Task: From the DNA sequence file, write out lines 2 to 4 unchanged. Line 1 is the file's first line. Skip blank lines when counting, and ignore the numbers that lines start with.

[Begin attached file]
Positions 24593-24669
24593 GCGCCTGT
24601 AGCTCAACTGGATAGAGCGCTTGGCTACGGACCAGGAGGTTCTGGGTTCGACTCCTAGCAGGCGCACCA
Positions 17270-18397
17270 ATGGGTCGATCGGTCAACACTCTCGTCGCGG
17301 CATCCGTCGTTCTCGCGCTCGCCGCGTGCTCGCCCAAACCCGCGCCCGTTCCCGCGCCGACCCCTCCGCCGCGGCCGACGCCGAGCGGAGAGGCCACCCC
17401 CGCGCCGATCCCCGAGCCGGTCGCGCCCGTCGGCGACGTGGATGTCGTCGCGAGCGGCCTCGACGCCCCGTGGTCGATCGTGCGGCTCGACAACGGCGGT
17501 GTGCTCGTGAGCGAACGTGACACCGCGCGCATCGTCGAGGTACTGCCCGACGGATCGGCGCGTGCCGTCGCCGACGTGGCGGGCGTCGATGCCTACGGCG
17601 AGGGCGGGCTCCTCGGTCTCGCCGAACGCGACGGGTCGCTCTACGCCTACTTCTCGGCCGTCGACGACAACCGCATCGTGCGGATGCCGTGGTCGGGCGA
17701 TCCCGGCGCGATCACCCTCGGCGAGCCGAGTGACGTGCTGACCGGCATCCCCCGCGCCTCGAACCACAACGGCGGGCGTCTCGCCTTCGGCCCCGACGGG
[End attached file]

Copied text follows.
24593 GCGCCTGT
24601 AGCTCAACTGGATAGAGCGCTTGGCTACGGACCAGGAGGTTCTGGGTTCGACTCCTAGCAGGCGCACCA
Positions 17270-18397